The Trump administration on Thursday reportedly told a federal judge they shouldn't be responsible for finding migrant parents who were deported after being separated from their children under President TrumpDonald John TrumpPro-Trump pastor: Trump is "the most pro-black" president I've ever seen Trump renews calls for interview with Mueller: report CNN's Acosta: Hannity is "injecting poison into the nation's political bloodstream" MORE's controversial "zero-tolerance" policy.
The American Civil Liberties Union is balking at a request from the federal government to track down the deported parents of an estimated 431 children who remain in the US.
"Plaintiff's counsel should use their considerable resources, and their network of law firms, NGOs, volunteers and others, together with the information that Defendants have provided (or will soon provide), to establish contact with possible class members in foreign countries".
The government said it will offer to help with information, and will contact foreign governments, but said it will be up to the ACLU to contact the deported parents and find out if they want to be reunified.
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In addition, ACLU attorneys said they "hope that the government will take significant and prompt steps to find the parents on their own".
But the ACLU is asking Sabraw to give parents the additional option of flying back to the U.S.to consult with lawyers and their children, a proposal that Trump administration officials have refused.
A court previously ordered the government to reunite the migrant families by last Thursday, but hundreds of children still remain separated from their parents. That prompted the government to separate them from their children, due to a USA law and a 1997 court settlement, known as the Flores Consent Decree, that limits the detention of children to no more than 20 days. Even among the viable addresses, some include only a city name or are listed as "calle sin nombre", or "street without a name".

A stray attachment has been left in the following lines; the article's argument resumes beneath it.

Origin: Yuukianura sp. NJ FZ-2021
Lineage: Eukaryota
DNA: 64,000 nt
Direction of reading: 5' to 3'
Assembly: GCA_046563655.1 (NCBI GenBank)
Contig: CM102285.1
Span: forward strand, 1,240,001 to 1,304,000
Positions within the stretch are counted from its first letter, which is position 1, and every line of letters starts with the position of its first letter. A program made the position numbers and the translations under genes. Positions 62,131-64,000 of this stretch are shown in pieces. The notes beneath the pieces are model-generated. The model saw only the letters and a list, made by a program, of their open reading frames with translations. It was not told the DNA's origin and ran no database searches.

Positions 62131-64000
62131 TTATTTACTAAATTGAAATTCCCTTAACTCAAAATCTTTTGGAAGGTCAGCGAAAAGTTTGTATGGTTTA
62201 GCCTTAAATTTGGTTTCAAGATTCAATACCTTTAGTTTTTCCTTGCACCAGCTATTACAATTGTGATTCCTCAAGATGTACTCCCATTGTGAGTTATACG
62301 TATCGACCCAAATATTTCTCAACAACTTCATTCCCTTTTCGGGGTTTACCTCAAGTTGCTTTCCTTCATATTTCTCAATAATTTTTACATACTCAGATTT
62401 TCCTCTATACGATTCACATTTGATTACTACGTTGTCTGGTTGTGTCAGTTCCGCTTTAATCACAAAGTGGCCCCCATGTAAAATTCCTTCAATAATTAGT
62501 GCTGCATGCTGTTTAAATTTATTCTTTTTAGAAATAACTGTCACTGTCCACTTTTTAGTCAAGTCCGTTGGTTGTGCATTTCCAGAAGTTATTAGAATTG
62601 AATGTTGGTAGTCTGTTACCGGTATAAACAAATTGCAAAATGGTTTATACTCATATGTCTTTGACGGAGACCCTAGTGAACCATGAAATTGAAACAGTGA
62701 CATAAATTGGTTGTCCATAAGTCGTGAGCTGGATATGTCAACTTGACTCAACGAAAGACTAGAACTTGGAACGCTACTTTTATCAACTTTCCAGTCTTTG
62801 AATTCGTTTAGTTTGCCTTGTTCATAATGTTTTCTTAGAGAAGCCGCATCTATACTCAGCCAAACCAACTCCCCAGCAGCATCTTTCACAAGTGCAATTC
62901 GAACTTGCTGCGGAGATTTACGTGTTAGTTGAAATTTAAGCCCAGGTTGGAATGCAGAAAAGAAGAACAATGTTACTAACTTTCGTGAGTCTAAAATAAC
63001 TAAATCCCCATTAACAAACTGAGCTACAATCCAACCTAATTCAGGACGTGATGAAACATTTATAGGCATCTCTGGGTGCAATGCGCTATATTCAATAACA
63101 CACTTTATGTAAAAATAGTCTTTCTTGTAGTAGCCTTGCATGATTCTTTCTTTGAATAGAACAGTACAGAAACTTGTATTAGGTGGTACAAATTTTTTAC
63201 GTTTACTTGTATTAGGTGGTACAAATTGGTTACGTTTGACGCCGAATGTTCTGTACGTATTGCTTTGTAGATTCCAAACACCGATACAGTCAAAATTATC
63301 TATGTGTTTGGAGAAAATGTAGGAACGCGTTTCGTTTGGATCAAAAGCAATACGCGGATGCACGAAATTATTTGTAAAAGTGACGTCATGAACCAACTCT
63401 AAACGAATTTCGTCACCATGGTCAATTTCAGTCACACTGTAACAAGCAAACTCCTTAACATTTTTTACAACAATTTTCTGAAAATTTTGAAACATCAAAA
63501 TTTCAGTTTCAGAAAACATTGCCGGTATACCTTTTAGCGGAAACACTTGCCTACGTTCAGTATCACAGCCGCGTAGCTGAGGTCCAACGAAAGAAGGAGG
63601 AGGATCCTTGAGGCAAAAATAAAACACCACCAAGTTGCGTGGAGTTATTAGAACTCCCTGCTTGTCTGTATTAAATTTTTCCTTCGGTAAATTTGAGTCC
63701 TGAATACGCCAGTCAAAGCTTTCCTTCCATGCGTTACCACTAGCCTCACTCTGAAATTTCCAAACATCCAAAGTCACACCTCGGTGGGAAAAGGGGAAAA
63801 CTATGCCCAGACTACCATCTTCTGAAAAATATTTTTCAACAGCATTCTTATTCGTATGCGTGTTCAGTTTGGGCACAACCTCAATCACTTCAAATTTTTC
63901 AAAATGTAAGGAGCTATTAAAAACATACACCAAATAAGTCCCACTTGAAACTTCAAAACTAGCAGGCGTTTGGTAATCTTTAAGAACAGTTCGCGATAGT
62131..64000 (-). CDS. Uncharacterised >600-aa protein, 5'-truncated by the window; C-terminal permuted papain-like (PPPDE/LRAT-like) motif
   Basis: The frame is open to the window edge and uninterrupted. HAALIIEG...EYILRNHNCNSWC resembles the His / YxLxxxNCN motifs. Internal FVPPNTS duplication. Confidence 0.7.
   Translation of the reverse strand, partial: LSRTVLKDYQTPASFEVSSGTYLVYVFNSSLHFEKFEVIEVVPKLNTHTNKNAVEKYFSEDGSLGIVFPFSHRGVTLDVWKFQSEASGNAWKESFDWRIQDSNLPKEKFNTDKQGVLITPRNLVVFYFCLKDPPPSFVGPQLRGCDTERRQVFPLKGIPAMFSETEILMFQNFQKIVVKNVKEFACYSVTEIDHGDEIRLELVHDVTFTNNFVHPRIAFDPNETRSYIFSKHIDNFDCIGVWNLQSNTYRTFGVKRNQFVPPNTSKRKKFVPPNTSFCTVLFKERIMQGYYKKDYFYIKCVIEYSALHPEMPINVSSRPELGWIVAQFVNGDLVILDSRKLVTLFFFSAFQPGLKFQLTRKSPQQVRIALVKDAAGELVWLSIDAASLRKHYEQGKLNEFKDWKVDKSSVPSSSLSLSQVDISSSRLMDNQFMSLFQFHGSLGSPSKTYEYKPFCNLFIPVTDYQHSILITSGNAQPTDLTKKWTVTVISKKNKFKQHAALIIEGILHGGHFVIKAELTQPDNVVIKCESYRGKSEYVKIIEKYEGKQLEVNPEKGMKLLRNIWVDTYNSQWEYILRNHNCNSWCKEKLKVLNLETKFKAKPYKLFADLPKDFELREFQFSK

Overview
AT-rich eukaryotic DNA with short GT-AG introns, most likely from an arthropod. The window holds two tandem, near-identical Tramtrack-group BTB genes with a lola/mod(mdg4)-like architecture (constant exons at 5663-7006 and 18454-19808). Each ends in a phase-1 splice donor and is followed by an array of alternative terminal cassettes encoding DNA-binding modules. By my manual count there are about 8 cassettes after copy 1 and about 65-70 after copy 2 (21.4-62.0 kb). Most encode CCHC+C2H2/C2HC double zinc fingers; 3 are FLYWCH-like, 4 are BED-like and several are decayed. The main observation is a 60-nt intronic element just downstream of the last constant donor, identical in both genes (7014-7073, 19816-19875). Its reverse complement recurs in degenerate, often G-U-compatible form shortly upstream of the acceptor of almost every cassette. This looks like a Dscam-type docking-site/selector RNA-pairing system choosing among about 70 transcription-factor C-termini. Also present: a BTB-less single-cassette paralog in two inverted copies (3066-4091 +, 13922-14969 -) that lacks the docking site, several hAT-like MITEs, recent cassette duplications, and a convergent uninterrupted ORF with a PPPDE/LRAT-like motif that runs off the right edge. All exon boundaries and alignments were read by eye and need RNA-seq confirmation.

The government was given a deadline of last week to reunited children eligible for reunification, and said that it had returned the 1,800 eligible children.
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The policy was widely condemned and the president signed an executive order ending the practice in an attempt to mitigate the problem. Once a parent chooses to reunite with a child, the ACLU asked that the government reunite the family within seven days.
Lawyers on both sides are now at odds over whether the government has met the judge's deadlines, and whether the government is doing enough to reunite parents who have been deported.
On Tuesday, a bipartisan group of senators grilled administration officials over the family separation crisis. During the hearing, a senior Department of Health and Human Services official said he repeatedly warned the Trump administration that the separation policy would not be in "the best interest of the child".
"Unfortunately, the flow of information to the public and to congressional offices with important oversight responsibilities has been both incomplete and below acceptable standards", the senators wrote.
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The government also wants these groups to determine whether separated parents want to be reunited with their children - and to facilitate all the paperwork.